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RAOB Parade in Hereford 1951

More than 2000 members of the RAOB, from many parts of England and Wales, attended a Service in Hereford Cathedral on Sunday, 24th June 1951, when the DPGP Bro HS Newill, Vicar of Ocle Pychard, preached and the Dean of Hereford, the Very Reverend Bro HR Burrows, led the prayers.

Having formed up outside the Town Hall, the parade moved off in two contingents between crowd-lined pavements, through the High Town and along Broad Street to the Cathedral. The first contingent was headed by the trumpets and drums of the Royal Air Force, Credenhill, and the second by the Hereford City Prize Silver Band.

At the Cathedral, members of the Order having entered by the West Door to fill the seats of the centre and side aisle, their wives, friends and relations entered by the North Porch. The huge congregation then rose to its feet as the Dean, accompanied by the PGP, Bro AK Lock, went down the centre aisle to welcome at the West Door the Mayor of Hereford (Alderman GFC Higginbotham), the Deputy Mayor (Preb Bro LJB Snell MBE) and the aldermen, councillors and officials of the Corporation, to escort them to their seats in the choir.

Preb Bro Snell opened the service from the pulpit, with the congregation singing first the National Anthem, and then the hymn “Jesau, Lover of My Soul.” General confession and the Absolution were followed by the Lord’s Prayer, and the psalm “I was glad when they said unto me” was sung by the congregation before the lesson, which was read by the Rev Bro AS Hutchinson.

“Nunc Dimittis” sung by the congregation preceded the Creed led by the Dean, in which all joined.

The Dean then announced from the pulpit that there was present one of the greatest gatherings of men in the country at a church service in this Festival Year. On behalf of the Chapter and himself he thanked the organisers for devoting the afternoon’s collection to the Cathedral.



He then introduced the Rev Bro HS Newill, who, before beginning his sermon, said the congregation was by far the biggest before which he had ever preached.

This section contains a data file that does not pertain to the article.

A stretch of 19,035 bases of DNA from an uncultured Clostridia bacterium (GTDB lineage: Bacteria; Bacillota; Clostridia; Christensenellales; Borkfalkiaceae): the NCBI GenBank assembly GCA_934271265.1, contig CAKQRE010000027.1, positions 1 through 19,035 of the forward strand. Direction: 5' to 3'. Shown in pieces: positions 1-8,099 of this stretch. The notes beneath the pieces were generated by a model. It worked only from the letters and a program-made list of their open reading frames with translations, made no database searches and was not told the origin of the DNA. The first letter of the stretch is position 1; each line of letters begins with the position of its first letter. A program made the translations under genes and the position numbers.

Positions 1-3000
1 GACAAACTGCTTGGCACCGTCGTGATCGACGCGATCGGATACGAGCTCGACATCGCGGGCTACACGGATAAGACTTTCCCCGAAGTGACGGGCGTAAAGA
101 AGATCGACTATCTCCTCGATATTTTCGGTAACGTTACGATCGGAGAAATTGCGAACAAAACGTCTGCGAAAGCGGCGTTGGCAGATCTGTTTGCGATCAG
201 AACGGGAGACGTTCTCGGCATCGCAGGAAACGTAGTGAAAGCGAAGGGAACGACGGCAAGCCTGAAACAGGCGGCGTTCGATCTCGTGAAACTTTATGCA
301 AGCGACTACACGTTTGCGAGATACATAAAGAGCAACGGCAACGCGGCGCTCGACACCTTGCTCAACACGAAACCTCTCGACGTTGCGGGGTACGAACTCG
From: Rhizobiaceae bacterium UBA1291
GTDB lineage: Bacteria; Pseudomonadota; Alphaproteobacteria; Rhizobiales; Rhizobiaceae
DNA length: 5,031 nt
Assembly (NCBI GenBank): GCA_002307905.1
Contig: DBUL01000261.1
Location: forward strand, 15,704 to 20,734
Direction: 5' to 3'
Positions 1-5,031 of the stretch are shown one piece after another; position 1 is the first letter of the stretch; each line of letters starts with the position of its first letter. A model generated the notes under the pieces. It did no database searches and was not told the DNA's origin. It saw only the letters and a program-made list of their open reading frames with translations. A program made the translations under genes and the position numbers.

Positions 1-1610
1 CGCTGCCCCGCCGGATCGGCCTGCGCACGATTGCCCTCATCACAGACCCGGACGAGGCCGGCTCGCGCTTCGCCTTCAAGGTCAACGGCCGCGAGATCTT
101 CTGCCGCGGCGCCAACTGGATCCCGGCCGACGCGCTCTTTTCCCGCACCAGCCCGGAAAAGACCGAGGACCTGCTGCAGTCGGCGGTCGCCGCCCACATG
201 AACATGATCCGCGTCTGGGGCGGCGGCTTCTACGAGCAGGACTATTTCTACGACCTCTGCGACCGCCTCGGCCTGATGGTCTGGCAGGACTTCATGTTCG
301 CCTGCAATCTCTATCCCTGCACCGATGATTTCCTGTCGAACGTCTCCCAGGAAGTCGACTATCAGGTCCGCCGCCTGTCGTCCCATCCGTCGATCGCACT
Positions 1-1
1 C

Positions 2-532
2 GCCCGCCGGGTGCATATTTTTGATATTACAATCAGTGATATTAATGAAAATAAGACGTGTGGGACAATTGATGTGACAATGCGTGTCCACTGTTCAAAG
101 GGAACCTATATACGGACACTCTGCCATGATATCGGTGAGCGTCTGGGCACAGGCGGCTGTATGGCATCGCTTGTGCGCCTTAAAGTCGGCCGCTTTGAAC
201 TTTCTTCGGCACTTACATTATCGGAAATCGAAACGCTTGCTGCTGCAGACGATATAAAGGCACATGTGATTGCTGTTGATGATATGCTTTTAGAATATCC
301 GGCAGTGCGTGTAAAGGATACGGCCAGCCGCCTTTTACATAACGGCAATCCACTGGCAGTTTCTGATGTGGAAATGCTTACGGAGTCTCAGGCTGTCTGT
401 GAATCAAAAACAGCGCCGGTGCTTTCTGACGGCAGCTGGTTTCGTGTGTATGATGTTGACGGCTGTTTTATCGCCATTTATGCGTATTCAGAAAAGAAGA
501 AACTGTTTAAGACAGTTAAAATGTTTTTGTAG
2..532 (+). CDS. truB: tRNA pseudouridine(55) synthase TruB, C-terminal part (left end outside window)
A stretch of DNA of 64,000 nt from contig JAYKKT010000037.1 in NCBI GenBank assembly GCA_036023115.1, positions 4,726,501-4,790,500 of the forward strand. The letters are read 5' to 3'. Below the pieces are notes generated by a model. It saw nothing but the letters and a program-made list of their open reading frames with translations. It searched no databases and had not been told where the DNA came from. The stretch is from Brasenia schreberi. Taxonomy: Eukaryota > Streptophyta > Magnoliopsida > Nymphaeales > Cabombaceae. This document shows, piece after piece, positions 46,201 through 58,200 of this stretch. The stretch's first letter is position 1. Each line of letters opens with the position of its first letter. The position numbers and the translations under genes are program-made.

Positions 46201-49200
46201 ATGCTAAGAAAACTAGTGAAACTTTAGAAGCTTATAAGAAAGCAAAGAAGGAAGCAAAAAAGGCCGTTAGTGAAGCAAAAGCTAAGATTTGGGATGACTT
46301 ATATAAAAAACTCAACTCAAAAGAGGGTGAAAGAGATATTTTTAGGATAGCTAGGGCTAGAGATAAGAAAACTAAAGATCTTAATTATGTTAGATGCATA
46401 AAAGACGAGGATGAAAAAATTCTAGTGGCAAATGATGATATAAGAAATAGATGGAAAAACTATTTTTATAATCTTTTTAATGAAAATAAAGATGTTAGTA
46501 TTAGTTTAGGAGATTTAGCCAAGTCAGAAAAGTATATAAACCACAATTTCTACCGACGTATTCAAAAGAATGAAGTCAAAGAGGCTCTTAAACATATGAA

The fundamental purposes of their Order, he said, were to practise some of the principal teachings of Christianity. Their chief purposes were: philanthropy and good fellowship. By carrying out the precepts of the Order it was possible to live part of the Gospel, and it appeared that many people were leading Christian lives without being aware of the fact. While this was, of course, a very good thing, it could be done far better. No-one ever became a master craftsman unawares; therefore, to attain the best in a Christian life, it was necessary to look to God. By doing this, members could make the Order a living Order, serving a living God.

A common failing is to be satisfied with the second best. But progress is essential. You cannot stand still, if you try you will slip back, said the preacher.

Referring to the Festival of Britain, he said, that although it showed the material achievements of this country, its greatest purpose was to show the British way of life. The Order of Buffaloes typified this way which was unique in the world, and was something for which they should thank God, and be intensely proud.

After the address the hymns “Abide with Me” and “O worship the King” were sung while the collection was taken by brothers of the Order, which was received by Preb Bro RDR Greene. The Dean then pronounced the Blessing and the service ended with the singing of “Absent Brethren” (Toast) Hymn, whose cadences, from 2,000 throats, surged and rolled with tremendous solemnity.

Members then paraded in Broad Street and marched in two contingents back to the Town Hall, where the ceremony ended.

There were about 73 Lodges taking part, from as far apart as St Ives, Hunts, Bristol, Llanelli, Warwickshire, Banbury, Shrewsbury, Aberdare, Abertillery, Ebbw Vale, Merthyr, Neath, Monmouth, Central Wales, and Upper Wye Valley, Gloucestershire and SW, Wrekin, Salop, Forest of Dean, Cardiff and Hereford.